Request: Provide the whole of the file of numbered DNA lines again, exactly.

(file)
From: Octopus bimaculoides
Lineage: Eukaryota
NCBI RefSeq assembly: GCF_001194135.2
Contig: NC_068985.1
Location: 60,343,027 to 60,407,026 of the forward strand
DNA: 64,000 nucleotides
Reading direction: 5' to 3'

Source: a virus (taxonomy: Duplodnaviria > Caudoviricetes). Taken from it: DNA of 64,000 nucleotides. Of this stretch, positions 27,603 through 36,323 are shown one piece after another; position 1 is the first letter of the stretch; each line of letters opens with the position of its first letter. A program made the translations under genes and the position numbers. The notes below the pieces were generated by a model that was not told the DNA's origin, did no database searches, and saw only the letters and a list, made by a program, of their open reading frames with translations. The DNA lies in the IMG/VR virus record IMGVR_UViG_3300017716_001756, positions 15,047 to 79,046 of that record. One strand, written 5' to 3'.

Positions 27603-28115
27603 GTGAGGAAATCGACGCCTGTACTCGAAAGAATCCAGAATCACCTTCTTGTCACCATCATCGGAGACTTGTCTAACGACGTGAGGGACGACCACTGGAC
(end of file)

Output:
From: Octopus bimaculoides
Lineage: Eukaryota
NCBI RefSeq assembly: GCF_001194135.2
Contig: NC_068985.1
Location: 60,343,027 to 60,407,026 of the forward strand
DNA: 64,000 nucleotides
Reading direction: 5' to 3'

Source: a virus (taxonomy: Duplodnaviria > Caudoviricetes). Taken from it: DNA of 64,000 nucleotides. Of this stretch, positions 27,603 through 36,323 are shown one piece after another; position 1 is the first letter of the stretch; each line of letters opens with the position of its first letter. A program made the translations under genes and the position numbers. The notes below the pieces were generated by a model that was not told the DNA's origin, did no database searches, and saw only the letters and a list, made by a program, of their open reading frames with translations. The DNA lies in the IMG/VR virus record IMGVR_UViG_3300017716_001756, positions 15,047 to 79,046 of that record. One strand, written 5' to 3'.

Positions 27603-28115
27603 GTGAGGAAATCGACGCCTGTACTCGAAAGAATCCAGAATCACCTTCTTGTCACCATCATCGGAGACTTGTCTAACGACGTGAGGGACGACCACTGGAC